U.S. Trust Company, Northern Trust, and Bessemer Trust were originally formed as private trust companies, but today they are known and respected as public trust companies that provide a wide range of fiduciary and trust services.
U.S. Trust Company was created in 1853 by industrialist and philanthropist, Peter Cooper, founder of the Marshall Field Department Store and Marshall Field, and Erastus Corning, a railroad developer and manufacturer of iron and steel.
In 1889, Northern Trust was formed by Byron Laflin Smith, a respected banker in Chicago, and Bessemer Trust was established in 1907 by Henry Phipps, a partner in the Carnegie Steel Company.
What is a private trust company?
An Unregulated Single Family Private Trust Company is a family-owned enterprise that provides trust services similar to those provided by an individual or an institutional trustee. Generally, an Unregulated Single Family Private Trust Company is formed as a Registered Limited Liability Partnership, Corporation or Limited Liability Company; as such, it is legally qualified to act as trustee of a single trust or group of related trusts provided that the trusts are related to one single family.
Why establish a Wyoming Family Private Trust Company?
Families create Private Trust Companies for any number of reasons including to minimize estate and income taxes, to provide for future generations or incapacitated family members, to pass on a family business, or in order to more closely manage family assets. The reasons for forming a Private Trust Company are as eclectic as the families behind them.
The creation and maintenance of a Private Trust Company in Wyoming is simple and straightforward. If established correctly, a Wyoming Private Trust Company can be wholly exempt from the regulation normally required of an entity formed to offer trustee services to the public at large. Wyoming is one of only a few states where both unregulated and lightly regulated Private Trust Companies can be created, thus allowing OffshoreInWyoming.com Trust Associates LLC the widest of latitudes in helping families determine which structure better meets their needs.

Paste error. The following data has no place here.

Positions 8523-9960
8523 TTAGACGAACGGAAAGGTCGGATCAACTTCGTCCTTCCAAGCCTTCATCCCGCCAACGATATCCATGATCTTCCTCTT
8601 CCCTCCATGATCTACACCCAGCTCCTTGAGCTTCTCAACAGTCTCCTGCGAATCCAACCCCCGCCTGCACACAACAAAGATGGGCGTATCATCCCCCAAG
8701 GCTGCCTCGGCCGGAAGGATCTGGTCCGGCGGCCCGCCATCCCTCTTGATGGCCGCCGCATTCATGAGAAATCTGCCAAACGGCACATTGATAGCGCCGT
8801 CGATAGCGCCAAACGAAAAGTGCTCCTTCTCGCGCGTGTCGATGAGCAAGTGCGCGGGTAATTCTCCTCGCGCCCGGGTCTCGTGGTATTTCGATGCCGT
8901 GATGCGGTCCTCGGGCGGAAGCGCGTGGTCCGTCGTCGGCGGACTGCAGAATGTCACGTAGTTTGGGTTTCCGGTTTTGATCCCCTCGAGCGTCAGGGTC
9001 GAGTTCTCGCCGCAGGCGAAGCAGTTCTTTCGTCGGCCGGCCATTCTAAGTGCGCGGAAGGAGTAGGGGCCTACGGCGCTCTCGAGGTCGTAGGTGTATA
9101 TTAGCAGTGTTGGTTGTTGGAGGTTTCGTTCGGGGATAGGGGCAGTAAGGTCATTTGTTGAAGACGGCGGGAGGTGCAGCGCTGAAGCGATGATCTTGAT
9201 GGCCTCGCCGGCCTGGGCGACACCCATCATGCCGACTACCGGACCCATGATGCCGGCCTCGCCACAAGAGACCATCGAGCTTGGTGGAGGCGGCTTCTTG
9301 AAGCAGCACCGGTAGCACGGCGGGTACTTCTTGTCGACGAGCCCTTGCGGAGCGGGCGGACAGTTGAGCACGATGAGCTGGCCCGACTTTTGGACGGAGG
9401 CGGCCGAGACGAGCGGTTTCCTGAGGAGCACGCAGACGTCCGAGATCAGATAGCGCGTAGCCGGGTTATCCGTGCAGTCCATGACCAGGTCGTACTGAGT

OIW Trust Associates LLC assists its clients in forming their Wyoming Private Trust Companies to comply with IRS Notice 2008-63, which provides general guidance on the proper structure of such entities. OIW has pioneered the use of Wyoming Registered Limited Liability Partnerships to more precisely comply with the intent of the IRS Notice while giving family members the greatest amount of participation that can be safely undertaken.
What is the difference between regulated and unregulated trust companies?
Private trust companies may be regulated or unregulated, depending on the jurisdiction in which they are established.